If I had to pick one brand that’s been the most hyped in the blogging community this last month, then it’s Bleach London. Bleach is a London-based hair salon that has now branched out to launch their own product range, specialising in dip-dye kits, semi-permanents hair dyes that span fully across the colour spectrum (yes, green included), and toners. Now of course I’m hugely tempted by the pink hair dyes, but my first priority for now is still getting my hair as white as possible, so on a recent trip to Boots I decided to pick up the White Toner for £7. I’ve previously used the Directions white toner (my review of which you can read here) and was happy with it, but couldn’t pass up the opportunity to try this much hyped about brand.
My hair was badly in need of a toner. It had been about three weeks since I had used my second pot of Directions and although I’d tried to stay on top of it with silver shampoo and the occasional dash of L’Oreal’s lilac hair dye mixed in with my conditioner, yellow tones had started to show strongly through my hair. You may know that I have a hair weave, and my extensions are a silvery colour – thus my own hair starting to turn yellow was nothing short of a nightmare.
The White Toner Kit contains a Developing Lotion, a Colouroant and a Reincarnation Mask for aftercare. It works in very much the usual way that box dyes do – you crack open the top of the lotion bottle, squeeze in the colourant and shake what your momma gave ya (and then shake the bottle too). You use the little nozzle to apply the toner to your head and then leave to develop for fifteen minutes.
This toner’s different from Directions in that rather than being a bright purple (the colour commonly used to tone down yellow) it’s simply a normal white creamy colour. So how does it tone it? My answer is that I don’t know, and I can only conclude it’s sorcery.
I had my usual struggle with application because I was only applying it to my natural hair and not my extensions, thus had to do lots of head flipping and tying up random bits of hair. Thank God nobody randomly decided to knock on my front door because I looked, quite frankly, like I should be sectioned. But eventually I managed to apply the toner evenly(ish…) to my real hair and then I left it to develop for fifteen minutes.
As you can see it actually did start to take on a lilac hue, which reassured me a bit. It was definitely developing a bit sporadically though, with some bits of my hair not seeming to turn at all despite being fairly well coated. As always I was tempted to leave it on longer than the 15 minutes, but the leaflet had explicitly said (in what I imagine to be an aloof, cool-person voice) that it did NOT need longer than this.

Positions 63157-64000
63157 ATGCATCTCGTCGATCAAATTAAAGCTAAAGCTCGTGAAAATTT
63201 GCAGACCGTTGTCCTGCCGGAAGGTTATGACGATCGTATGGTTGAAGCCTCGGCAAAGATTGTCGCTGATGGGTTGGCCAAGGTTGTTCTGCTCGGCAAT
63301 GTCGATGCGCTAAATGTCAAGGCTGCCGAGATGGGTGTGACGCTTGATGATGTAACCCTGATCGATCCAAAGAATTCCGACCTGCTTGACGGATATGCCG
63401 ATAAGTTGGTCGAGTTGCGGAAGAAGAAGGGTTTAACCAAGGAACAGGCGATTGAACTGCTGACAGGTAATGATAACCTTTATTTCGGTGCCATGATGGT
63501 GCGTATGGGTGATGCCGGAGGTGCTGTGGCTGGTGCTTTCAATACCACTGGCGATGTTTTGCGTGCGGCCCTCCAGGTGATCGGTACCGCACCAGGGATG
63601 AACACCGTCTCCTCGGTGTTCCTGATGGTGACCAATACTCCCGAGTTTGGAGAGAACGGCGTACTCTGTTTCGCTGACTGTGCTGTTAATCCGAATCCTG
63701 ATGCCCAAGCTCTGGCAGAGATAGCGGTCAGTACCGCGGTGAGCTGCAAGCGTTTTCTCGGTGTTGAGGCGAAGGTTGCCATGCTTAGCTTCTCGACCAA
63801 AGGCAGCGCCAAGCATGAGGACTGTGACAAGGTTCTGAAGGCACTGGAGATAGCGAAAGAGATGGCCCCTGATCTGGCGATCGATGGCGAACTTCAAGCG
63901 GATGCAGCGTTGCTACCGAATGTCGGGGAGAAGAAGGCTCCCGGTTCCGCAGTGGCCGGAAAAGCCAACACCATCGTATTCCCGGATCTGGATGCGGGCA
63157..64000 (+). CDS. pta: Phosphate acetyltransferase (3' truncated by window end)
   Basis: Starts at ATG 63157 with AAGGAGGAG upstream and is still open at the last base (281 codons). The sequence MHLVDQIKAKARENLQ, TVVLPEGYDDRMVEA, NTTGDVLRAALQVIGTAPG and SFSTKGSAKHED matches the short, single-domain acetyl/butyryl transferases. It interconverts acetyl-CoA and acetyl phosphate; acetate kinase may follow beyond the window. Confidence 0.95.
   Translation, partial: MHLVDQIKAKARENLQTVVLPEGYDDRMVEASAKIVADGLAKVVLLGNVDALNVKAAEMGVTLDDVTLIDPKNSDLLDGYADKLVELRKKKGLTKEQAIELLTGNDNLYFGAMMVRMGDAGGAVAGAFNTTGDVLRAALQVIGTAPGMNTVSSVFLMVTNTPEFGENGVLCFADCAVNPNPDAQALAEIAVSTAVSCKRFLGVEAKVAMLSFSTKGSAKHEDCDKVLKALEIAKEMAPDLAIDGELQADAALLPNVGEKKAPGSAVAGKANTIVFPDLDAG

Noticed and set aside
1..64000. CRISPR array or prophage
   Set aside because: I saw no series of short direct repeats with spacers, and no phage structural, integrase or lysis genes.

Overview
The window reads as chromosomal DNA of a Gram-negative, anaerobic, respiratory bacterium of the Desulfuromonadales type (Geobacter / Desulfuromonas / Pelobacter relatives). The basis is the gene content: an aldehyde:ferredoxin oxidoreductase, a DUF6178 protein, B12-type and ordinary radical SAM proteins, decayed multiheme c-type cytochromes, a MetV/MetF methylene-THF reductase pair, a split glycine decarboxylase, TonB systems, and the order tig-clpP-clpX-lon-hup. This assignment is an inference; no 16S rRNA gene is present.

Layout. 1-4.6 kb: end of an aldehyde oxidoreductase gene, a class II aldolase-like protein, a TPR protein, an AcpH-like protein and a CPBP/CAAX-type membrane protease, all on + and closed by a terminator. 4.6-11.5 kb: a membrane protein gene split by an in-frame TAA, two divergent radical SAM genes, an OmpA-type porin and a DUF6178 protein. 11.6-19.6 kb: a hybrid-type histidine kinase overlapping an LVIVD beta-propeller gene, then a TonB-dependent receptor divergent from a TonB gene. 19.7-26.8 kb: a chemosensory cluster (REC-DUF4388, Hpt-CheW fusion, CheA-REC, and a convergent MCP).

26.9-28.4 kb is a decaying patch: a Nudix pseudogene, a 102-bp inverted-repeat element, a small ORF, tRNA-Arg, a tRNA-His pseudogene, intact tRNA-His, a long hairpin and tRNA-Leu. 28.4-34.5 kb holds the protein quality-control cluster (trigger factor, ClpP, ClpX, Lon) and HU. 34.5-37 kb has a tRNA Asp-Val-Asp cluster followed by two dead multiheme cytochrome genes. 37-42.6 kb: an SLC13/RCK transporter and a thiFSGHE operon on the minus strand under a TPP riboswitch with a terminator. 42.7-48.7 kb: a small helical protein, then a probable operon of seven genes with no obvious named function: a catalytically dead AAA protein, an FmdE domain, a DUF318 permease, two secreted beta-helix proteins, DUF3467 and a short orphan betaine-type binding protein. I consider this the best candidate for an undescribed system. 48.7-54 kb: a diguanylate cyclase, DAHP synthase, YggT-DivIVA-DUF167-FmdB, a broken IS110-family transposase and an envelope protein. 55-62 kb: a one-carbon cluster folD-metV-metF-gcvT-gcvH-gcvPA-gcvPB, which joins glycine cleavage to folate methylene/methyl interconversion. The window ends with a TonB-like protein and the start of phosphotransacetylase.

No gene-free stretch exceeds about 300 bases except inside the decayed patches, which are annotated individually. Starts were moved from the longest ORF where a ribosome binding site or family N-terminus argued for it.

Before / After
Okay, you can see that I seriously wasn’t joking about how yellow my top layer had got, right? I would totally be ashamed I’d even gone out in public like that, except I had spent the previous three days lounging on my sofa watching Geordie Shore and eating Penguins so it was alright really.
Anyway, the results are definitely mixed. It has toned the overall appearance of my hair down hugely, i.e. I can actually face the outside world now without too much shame. But there remain some yellow bits – nowhere near as yellow as they were before, but still a pale lemon kind of shade that I don’t want on my dream white head. I don’t know whether it’s because of the box dye that was previously on my hair before I bleached it – which is what this article on bleaching would suggest – but there seem to be these stubborn little sections that just do not want to go white, no matter how much I try.
Because my hair is in such a complicated state right now, I wouldn’t really think the toner was to blame for not turning all of my hair white. However, the weird thing is my roots:
I had freshly bleached them that morning and so I would have expected that, without any old hair dye on them, they would have been the section to turn out the best. As you can see though, they didn’t really change colour that much, and it’s not until an inch down my head that we get the whitey-grey we’re looking for. I have no idea why this is, perhaps something to do with how porous hair is just after bleaching? But then people usually have toners put on after bleach at the salon, so I’m not at all sure why it didn’t take.
Overall, I was pretty pleased with the Bleach London toner. I think it would work really well for people who just want to eradicate the very brassy tones in blonde hair, rather than necessarily get their hair as pale as I want it. It will definitely also be a good option for people who hate the fact that other purple-based toners like Directions can make hair turn lilac as, although it kind of looks it in the photo of my roots, it hasn’t actually done that at all.
This costs £7, which isn’t bad at all for what you would otherwise be forking a lot of money out for in a salon. I can definitely see myself trying this out again – and I promise , for the sake of the world, that I won’t leave it three weeks ever again. The world simply doesn’t deserve to be exposed to that again.
Have any of you tried Bleach London’s White Toner Kit? What did you think?